Book Review: Dracul by Dacre Stoker and J.D. Barker

Dracul by Dacre Stoker and J.D. Barker

The Blurb:

The prequel to Dracula, inspired by notes and texts left behind by the author of the classic novel, Dracul is a riveting novel of gothic suspense that reveals not only Dracula’s true origins but Bram Stoker’s — and the tale of the enigmatic woman who connects them.

It is 1868, and a twenty-one-year-old Bram Stoker waits in a desolate tower to face an indescribable evil. Armed only with crucifixes, holy water, and a rifle, he prays to survive a single night, the longest of his life. Desperate to record what he has witnessed, Bram scribbles down the events that led him here…

A sickly child, Bram spent his early days bedridden in his parents’ Dublin home, tended to by his caretaker, a young woman named Ellen Crone. When a string of strange deaths occur in a nearby town, Bram and his sister Matilda detect a pattern of bizarre behavior by Ellen — a mystery that deepens chillingly until Ellen vanishes suddenly from their lives. Years later, Matilda returns from studying in Paris to tell Bram the news that she has seen Ellen — and that the nightmare they’ve thought long ended is only beginning.

A Dracula prequel written by a descendant of Bram Stoker?! Sign me up! Unfortunately, I had a great deal of trouble getting into the book, so much so that I nearly gave it up a few times. Why? A few factors. The first is my fault. I saw Dracula and the author and dove in without reading farther. I was therefore a bit disappointed to learn that the story didn’t deal with the Count’s story so much as it did Stoker’s. Second, the book takes quite a while to find its feet and engage the reader. The plot seems to drag along for the first few hundred pages. At 500+ pages, there’s plenty of time for the story to figure itself out, but man…that beginning is rough.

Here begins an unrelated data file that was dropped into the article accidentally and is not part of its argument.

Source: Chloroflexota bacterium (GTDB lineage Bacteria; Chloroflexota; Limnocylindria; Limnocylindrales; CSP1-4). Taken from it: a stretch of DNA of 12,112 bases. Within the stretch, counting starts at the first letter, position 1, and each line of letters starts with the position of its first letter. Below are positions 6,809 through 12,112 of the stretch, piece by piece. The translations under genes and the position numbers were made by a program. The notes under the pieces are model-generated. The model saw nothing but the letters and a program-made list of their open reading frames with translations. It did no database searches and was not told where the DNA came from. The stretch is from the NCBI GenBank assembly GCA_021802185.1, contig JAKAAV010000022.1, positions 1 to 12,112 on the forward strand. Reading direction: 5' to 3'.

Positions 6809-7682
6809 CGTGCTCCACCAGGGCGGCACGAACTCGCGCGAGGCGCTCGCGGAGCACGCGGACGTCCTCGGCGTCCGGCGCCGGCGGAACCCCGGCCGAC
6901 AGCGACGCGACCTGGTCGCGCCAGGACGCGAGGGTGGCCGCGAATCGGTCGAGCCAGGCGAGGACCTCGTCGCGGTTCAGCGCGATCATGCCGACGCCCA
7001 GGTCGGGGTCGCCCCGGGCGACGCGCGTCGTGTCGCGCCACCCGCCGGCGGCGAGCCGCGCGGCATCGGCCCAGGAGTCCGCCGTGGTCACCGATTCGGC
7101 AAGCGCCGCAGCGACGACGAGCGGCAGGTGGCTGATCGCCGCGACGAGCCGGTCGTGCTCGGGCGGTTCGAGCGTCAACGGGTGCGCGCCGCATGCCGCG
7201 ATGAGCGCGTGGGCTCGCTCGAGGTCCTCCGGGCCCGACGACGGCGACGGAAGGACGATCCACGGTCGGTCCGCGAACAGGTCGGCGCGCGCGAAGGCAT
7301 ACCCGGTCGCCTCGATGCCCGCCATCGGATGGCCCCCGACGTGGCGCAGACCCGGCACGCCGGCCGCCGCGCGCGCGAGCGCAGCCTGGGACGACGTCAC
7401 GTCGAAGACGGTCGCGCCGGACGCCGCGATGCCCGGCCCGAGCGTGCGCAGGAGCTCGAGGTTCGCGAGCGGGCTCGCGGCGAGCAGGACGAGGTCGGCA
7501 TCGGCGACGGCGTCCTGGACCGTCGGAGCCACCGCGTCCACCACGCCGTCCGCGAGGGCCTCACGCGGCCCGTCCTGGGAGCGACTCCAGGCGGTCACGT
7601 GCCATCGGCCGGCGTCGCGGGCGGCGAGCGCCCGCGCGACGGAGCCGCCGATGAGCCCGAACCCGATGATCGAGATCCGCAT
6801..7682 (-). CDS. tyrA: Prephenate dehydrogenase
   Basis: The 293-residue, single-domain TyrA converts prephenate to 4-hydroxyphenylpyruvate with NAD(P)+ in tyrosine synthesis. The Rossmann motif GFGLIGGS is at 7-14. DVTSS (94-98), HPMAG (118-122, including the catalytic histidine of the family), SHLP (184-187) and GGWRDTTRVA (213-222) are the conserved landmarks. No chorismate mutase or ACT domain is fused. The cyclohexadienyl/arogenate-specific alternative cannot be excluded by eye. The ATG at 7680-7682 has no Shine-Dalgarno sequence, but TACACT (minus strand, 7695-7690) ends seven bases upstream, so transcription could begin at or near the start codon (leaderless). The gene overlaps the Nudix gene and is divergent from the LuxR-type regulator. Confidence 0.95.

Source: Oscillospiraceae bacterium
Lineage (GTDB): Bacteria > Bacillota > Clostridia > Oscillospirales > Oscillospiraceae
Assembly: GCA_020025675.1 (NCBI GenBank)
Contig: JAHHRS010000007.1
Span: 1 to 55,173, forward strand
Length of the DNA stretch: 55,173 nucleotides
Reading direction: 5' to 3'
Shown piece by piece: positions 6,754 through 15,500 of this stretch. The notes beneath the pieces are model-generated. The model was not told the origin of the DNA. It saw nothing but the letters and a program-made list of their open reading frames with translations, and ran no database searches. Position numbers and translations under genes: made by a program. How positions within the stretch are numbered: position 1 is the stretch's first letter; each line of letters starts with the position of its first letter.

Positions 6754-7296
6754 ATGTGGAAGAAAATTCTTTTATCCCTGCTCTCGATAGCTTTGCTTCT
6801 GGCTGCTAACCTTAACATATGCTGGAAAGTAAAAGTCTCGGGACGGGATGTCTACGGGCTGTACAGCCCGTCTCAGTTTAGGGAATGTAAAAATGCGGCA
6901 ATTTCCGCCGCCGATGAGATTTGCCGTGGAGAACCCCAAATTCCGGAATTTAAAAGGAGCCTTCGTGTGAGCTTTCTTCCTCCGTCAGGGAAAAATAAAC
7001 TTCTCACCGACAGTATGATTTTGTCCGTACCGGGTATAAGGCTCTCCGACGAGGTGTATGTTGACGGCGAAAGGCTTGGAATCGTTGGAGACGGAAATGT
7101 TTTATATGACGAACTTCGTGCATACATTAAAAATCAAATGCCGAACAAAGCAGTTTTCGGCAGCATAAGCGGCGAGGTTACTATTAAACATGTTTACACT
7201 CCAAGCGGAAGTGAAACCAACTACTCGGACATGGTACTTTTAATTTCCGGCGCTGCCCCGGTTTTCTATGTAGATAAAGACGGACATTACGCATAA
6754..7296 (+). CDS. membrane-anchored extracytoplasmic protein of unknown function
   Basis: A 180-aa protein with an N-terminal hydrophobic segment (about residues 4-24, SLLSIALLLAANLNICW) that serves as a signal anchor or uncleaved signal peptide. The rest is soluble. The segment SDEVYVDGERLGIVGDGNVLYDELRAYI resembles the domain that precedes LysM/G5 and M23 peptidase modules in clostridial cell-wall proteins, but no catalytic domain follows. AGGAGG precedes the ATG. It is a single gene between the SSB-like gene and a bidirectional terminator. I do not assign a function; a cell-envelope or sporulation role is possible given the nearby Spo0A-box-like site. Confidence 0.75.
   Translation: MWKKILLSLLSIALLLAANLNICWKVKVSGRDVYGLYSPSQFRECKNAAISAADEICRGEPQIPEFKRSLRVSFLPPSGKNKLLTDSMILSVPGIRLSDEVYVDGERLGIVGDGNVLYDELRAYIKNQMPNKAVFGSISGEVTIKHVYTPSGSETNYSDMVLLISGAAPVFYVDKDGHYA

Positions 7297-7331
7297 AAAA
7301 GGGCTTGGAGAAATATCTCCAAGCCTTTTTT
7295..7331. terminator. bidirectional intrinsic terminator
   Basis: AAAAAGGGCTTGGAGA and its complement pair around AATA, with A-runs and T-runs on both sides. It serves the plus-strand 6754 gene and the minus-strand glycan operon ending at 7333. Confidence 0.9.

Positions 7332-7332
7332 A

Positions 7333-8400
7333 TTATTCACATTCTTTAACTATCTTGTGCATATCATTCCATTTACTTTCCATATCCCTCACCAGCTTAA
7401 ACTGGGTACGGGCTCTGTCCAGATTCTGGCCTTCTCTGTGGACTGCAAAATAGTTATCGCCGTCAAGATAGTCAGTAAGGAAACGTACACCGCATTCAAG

Now I will say, that once the plot begins to pick up, the book is fantastic. Stoker and Barker do a wonderful job keeping to Bram Stoker’s style and maintain a high level of gothic creepiness. Moreover, they have used historically verifiable aspects of Bram Stoker’s life to add realism to the plot. The imagery of the book is also simply fantastic. Bits and pieces strongly reminded me of elements from MR James’ classic ghost stories.

So in sum, I wound up liking this book far more by the end of it than I thought I would. Fans of Stoker’s Dracula and gothic horror in general may want to give it a go…the ending is worth the slog. More casual readers, however, may want to give this one a pass.

An advance copy of this book was provided by the publisher via NetGalley in exchange for an honest review.

Book Review: The Night Eternal by Guillermo Del Toro and Chuck Hogan

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The Night Eternal by Guillermo Del Toro and Chuck Hogan

Okay, I shouldn’t have to say this, but: Beyond this point are MAJOR spoilers for the first two books in The Strain Trilogy. If you haven’t read the first two books, you should click on the link in the last sentence.

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On with the show.

The Strain series started off great. In the first book, the authors recreate the classic Dracula scene with the death ship Demeter, but in this century, its a Boeing 777 dead on the tarmac, and naturally we nowadays are less concerned about a plague than about terrorists. The build up in the first two books as Ephraim Goodweather and Nora Jones of the CDC, the Holocaust survivor Abraham Setrakian, the exterminator Vasily Fet, and others slowly learn the scope of what they are facing, and just how insurmountable their odds are, is great. You grow to love these characters. And, in a change from most vampire books, you have no sympathetic feelings towards the monsters themselves (making the vampires overlarge human ticks who shit while they eat certainly helps forestall any tender feelings).